HC 1048-III Health CommitteeWritten evidence from the British Retail Consortium (PH 85)

1.0 Introduction

1.1 The British Retail Consortium (BRC) is the trade association of the retail sector and is the authoritative voice of the industry to policy makers and to the media. The BRC brings together the whole range of retailers across the UK, from independents to large multiples and department stores, selling a wide selection of products through centre of town, out of town, rural and online stores.

1.2 Our membership includes all the major food retailers, who between them account for over 90% of the UK’s grocery sales.

1.3 The BRC and its members have worked closely with Government and stakeholders throughout the UK to help consumers to make healthier choices and live healthier lives. BRC members have led the food industry in terms of clear labelling, reformulation and offering healthier alternatives and dedicated healthy ranges. Similarly in alcohol, BRC members were the first to rollout the Department of Health’s (DH) label promoting unit awareness on their own brand products as well as supporting the Drinkaware Trust and the creation of Community Alcohol Partnerships (CAPs). BRC members have given full support to the DH Responsibility Deal on public health as well as working closely with colleagues in Scotland on their alcohol industry partnership and the development of their obesity route map.

1.4 Our members also have a strong interest in the Health Protection Agency (HPA). Its role in public health incidents is important to all food businesses; we also worked closely with the Agency in preparation for the threats from pandemic flu.

1.5 We have restricted our comments to those issues which affect retail businesses, which are our relationship with Government to deliver public health policy and the role of the HPA.

2.0 The Public Health Role of the Secretary of State

2.1 We believe public health should be a key role for the Secretary of State. This ensures both it receives sufficient recognition of importance within DH and that there is engagement with stakeholders, such as retailers, to deliver public health policy.

2.2 We have been impressed by the current Secretary of State’s approach to public health. He made it clear that public health was a key priority for the Department and demonstrated that in his leadership of the Responsibility Deal. By taking such a prominent role in the development of the Deal, the Secretary of State has signalled its importance to Government policy and ensured maximum participation from industry partners.

2.3 We also believe the decision to incorporate nutrition policy within DH was correct. This should ensure it is fully integrated into public health policy as a whole and that there is co-ordination across other Government departments.

3.0 Retail Engagement on Public Health

3.1 Retailers have been very active in key areas of public health for many years. They have provided customers with reformulated products, reducing fats, sugars and salts, they have provided clear nutrition and alcohol labelling, raised awareness of issues with consumers through a number of communication methods and promoted healthier choices in store. This ensures we are all able to enjoy a healthy, balanced, affordable diet.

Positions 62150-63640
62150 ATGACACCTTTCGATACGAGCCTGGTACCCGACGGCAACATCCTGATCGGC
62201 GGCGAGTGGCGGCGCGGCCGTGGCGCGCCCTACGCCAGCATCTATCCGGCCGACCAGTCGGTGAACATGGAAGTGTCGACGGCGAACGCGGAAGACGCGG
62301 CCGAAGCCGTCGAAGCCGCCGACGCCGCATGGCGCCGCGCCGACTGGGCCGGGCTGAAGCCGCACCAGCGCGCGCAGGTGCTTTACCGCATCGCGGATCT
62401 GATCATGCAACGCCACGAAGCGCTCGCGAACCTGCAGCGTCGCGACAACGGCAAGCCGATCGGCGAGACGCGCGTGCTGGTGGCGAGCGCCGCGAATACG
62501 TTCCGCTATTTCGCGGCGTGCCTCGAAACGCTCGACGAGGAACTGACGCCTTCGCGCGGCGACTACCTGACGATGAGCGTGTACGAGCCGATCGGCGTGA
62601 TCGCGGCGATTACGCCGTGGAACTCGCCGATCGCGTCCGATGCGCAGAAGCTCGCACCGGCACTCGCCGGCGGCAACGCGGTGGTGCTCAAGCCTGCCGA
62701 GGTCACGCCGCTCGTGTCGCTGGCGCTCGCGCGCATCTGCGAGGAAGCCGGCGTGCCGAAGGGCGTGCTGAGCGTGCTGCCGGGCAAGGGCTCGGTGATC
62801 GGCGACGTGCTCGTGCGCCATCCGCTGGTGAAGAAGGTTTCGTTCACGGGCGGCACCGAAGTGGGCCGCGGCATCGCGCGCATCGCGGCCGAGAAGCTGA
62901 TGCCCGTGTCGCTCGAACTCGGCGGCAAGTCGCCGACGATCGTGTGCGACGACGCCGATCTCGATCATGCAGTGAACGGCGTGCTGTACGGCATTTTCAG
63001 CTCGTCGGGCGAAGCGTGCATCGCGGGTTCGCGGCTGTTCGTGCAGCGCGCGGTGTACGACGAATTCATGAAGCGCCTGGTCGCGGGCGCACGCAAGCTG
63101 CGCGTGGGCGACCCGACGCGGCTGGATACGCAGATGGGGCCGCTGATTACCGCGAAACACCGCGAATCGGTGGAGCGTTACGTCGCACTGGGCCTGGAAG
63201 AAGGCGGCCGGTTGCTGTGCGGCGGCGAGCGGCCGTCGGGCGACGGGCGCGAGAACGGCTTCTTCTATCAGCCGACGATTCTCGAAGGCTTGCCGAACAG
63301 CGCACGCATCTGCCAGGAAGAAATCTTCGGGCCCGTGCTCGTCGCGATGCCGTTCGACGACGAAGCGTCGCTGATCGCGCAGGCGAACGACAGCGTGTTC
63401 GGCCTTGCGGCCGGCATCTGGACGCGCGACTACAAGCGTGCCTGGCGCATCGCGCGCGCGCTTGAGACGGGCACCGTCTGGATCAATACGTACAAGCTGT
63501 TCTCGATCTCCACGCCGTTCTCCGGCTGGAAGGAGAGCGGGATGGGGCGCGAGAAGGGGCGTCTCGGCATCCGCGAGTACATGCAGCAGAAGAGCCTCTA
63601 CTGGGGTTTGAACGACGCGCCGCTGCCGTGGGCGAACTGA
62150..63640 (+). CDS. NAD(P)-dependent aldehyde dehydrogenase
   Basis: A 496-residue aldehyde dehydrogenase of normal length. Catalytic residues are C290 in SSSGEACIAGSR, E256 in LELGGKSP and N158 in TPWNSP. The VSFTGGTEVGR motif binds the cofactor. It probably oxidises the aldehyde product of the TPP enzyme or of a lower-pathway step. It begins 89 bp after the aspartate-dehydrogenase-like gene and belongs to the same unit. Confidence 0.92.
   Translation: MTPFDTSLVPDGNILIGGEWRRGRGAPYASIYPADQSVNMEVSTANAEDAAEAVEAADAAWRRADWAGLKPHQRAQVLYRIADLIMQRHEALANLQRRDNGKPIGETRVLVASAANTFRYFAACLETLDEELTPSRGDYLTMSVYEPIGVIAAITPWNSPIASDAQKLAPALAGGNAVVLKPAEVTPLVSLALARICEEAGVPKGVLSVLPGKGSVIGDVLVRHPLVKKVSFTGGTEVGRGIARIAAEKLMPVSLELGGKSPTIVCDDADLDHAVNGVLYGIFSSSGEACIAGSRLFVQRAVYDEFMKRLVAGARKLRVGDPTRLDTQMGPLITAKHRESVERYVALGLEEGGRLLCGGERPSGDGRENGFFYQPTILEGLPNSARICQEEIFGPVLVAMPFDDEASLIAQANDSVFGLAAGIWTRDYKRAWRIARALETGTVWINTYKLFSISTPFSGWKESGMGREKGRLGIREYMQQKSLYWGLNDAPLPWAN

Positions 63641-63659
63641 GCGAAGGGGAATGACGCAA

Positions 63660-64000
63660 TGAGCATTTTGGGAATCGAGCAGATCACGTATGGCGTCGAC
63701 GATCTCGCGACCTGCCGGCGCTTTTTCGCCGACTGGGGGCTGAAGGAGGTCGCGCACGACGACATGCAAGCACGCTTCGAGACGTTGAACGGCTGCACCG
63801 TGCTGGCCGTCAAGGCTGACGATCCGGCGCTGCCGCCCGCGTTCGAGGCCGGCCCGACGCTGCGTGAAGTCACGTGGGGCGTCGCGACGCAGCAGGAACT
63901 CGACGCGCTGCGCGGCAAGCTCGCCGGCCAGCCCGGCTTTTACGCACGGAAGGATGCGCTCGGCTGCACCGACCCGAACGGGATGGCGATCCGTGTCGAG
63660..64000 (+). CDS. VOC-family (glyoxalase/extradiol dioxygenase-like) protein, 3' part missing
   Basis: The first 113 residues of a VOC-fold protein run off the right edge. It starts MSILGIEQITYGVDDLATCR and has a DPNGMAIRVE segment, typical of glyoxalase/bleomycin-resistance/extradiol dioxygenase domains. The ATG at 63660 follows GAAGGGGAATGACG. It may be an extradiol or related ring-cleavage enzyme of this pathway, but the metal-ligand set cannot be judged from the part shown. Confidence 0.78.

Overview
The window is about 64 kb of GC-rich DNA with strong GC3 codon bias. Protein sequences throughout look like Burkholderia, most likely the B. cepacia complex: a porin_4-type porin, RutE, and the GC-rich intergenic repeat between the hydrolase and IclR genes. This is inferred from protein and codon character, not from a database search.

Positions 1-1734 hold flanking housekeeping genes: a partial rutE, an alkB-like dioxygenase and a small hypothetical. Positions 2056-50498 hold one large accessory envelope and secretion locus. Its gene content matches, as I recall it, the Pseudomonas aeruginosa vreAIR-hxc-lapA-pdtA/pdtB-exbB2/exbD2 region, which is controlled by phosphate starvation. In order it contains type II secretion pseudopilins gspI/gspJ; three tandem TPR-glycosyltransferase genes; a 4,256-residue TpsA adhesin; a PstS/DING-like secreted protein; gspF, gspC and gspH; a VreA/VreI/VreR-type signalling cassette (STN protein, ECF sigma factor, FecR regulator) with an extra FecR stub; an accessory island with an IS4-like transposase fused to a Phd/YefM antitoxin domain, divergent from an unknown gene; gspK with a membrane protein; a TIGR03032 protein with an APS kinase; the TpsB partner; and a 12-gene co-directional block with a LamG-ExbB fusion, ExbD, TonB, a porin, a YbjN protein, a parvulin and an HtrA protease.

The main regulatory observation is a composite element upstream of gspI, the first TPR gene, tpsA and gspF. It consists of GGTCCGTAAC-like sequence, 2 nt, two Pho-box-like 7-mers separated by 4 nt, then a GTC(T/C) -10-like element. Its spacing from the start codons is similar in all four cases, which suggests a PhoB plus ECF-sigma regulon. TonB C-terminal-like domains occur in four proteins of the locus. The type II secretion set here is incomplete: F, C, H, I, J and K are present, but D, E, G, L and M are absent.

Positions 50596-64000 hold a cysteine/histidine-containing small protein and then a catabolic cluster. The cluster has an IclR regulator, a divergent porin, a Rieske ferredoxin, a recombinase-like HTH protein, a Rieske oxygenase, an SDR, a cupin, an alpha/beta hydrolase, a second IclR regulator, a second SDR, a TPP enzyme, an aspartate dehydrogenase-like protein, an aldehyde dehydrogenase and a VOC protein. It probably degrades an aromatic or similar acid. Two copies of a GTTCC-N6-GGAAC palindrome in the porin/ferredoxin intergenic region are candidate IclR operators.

3.2 All of the work on public health has been shared with the Government, demonstrating the value of responsible companies working with consumers and the market to deliver key goals. The partnership with Government has been demonstrated through progress in salt reduction plans and the commitment to all the key pledges in the Responsibility Deal.

3.3 We understand the reasoning behind increasing local input and focus on public health initiatives but this could present challenges to businesses, such as retailers, that operate at a UK level.

3.4 Although retailers are extremely active in the community through their individual stores, many of their initiatives in public health are co-ordinated at a national level. As UK businesses they make changes to products and labelling at a national level and, similarly they run campaigns such as promotions and information on healthy menus and cooking from scratch across all their stores.

3.5 Whilst retailers have operated a number of initiatives at a local level, including bringing working with consumers in store to improve nutrition understanding and promoting key public health themes with their colleagues, families and communities, their core business, including promotions and campaigns are run nationally. Our preference would be national agreement on the key priorities in public health, allowing for some variation in delivery at the local level.

4.0 The Abolition of the Health Protection Agency

4.1 We have two concerns regarding the proposal to include the functions of the HPA within DH. The first is retaining the resource and experience currently within the HPA. It performs a crucial role in terms of monitoring potential risks and reacting to emerging issues in both informing businesses and reinforcing consumer confidence. The HPA and its predecessors have established a strong reputation with businesses and earned recognition around the world and we would caution against any changes that could damage that.

4.2 The second point is partly linked to the first, which is the benefit of independence from central government. Similarly to the Food Standards Agency, this gives the HPA enhanced credibility which is important in conveying messages to consumers.

4.3 Whatever changes are made to the HPA we would reinforce the need to ensure good co-ordination with other organisations such as the FSA; the recent problems with E.Coli in Germany have highlighted how public health issues can span several organisations and countries.

June 2011

Prepared 28th November 2011